Jack Lombardi II, of Manhattan, who runs a digital marketing company, called for investigating companies such as Twitter and Facebook for censoring conservatives, and his campaign website held a raffle for a semi-automatic rifle to “TRIGGER” fake news and progressives. “We’re in the middle of a political shift right now,” he said. “I’m the only candidate that can beat Lauren Underwood, and I will.”

Jaime Milton, of Fox River Grove, said she was called by God to run. She said she has a diverse background and endured hardships, as a mother and grandmother and vice president of a manufacturing facility, to best represent a white- and blue-collar, urban and rural district. She supports restoring voting integrity through voter identification and increased cybersecurity.

“We believe in preserving the American Dream,” she said. “The foundations of this nation are being dismantled.”

In the 11th Congressional District, six Republicans are running for a chance to challenge the incumbent, Foster. They include Mark Carroll, Jerry Evans, Susan Hathaway-Altman, Andrea Heeg and Cassandra Tanner Miller.

Perhaps the best-known challenger is Catalina Lauf, who ran in the Republican primary for Underwood’s seat in 2020, and lost to Jim Oberweis, but was rewarded by being featured at the Republican National Convention. She has highlighted social media censorship, gun rights, and illegal immigration as some of her top issues.

Lauf worked for Gov. Bruce Rauner’s campaign in 2018, and was appointed as an adviser at the U.S. Department of Commerce under President Donald Trump in 2018. She initially announced her intention to run last year against U.S. Rep. Adam Kinzinger in the 16th District, but she switched her bid as her home in Woodstock was redrawn to the 11th District, and Kinzinger decided not to run for reelection.

Lauf’s mother was a Guatemalan immigrant, and her father a Chicago-born businessman. Lauf’s campaign website cites a media reference to her as the “anti-AOC,” referring to U.S. Rep. Alexandria Ocasio-Cortez of New York, the young, Latina face of the Democratic Party’s liberal wing. Lauf reported having raised $1.2 million by the end of March, with about $150,000 cash on hand, far more than her opponents, but far less than Foster’s $4.6 million.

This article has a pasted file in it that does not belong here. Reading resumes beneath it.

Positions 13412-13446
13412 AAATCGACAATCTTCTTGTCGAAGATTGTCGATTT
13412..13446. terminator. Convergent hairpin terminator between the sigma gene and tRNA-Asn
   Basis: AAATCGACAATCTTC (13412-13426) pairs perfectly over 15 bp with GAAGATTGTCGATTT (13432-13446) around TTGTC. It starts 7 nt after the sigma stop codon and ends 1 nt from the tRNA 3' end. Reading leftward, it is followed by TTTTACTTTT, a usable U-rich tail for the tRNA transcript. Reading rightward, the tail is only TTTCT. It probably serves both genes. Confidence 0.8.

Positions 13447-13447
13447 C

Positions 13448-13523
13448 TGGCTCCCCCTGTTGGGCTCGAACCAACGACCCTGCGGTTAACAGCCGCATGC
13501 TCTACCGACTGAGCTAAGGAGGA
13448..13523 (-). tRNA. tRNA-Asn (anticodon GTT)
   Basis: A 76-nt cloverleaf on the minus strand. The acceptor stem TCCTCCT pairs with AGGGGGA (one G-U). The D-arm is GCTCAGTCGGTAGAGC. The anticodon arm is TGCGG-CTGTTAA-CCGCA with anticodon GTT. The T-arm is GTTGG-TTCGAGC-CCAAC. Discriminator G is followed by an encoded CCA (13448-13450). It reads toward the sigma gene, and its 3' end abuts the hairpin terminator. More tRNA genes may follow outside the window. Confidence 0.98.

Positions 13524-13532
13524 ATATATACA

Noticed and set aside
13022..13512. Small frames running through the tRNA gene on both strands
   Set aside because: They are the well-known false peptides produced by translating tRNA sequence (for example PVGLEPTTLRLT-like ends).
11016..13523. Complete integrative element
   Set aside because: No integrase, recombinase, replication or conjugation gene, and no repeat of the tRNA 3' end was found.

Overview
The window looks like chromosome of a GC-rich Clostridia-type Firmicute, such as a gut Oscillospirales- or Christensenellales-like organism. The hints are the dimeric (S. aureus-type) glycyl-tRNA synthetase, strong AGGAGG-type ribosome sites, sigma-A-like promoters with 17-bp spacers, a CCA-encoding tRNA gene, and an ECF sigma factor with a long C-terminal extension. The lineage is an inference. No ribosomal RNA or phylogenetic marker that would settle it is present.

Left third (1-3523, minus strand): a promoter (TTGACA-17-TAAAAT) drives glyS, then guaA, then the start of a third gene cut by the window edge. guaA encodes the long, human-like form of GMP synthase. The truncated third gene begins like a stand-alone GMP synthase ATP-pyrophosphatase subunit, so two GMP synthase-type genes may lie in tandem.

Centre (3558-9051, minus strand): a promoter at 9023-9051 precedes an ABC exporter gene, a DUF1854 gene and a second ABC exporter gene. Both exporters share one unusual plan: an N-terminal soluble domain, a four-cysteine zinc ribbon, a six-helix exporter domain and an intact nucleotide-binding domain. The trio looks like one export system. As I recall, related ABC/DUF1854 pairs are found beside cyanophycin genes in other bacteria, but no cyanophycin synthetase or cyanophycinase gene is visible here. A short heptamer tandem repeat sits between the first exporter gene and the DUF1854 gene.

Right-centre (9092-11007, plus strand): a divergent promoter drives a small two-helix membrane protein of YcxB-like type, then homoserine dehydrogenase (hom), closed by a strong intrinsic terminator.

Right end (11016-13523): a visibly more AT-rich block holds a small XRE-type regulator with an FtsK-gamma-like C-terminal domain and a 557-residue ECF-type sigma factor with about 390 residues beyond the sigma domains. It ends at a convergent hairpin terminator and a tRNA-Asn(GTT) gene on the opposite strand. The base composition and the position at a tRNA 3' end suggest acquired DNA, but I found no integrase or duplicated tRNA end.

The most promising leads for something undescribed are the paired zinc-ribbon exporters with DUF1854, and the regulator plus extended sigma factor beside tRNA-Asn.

Evans, a Christian missionary from Warrenville, founded a music school in Wheaton, and identifies himself as a “political outsider.” He named the economy, education and crime as top issues, saying COVID restrictions hurt his small business. Evans ran and lost in the Republican primary in the 14th District in 2020.

Heeg, of Warrenville, has worked in marketing events for banking and other businesses, and has been a community college instructor. She supported “America First,” and lists her top priorities as freedom from government overreach, security on the border and at home, and accountability for federal overspending.

Hathaway-Altman, of Geneva, a ballet instructor who’s worked in financial and travel services, touts her “kitchen table agenda,” seeking lower inflation, school choice and lower taxes.

Tanner Miller, of Elgin, survived being choked and the death of her 18-month-old child at the hands of her estranged husband in 2019. She turned that tragedy into Colton’s Law, named for her son, to help protect victims of domestic violence. Her top issues are protecting families in their homes and communities, and helping working families support themselves.

Carroll, a village trustee in North Aurora, is the only elected official running in the 11th GOP race. Carroll, a lawyer in the mortgage industry, is a lifelong Republican who said he hopes to unite his party and defend against “radical leftist attacks” on conservative values.

Early voting has begun in some areas with primary Election Day June 28, and the general election set for Nov. 8.

rmccoppin@chicagotribune.com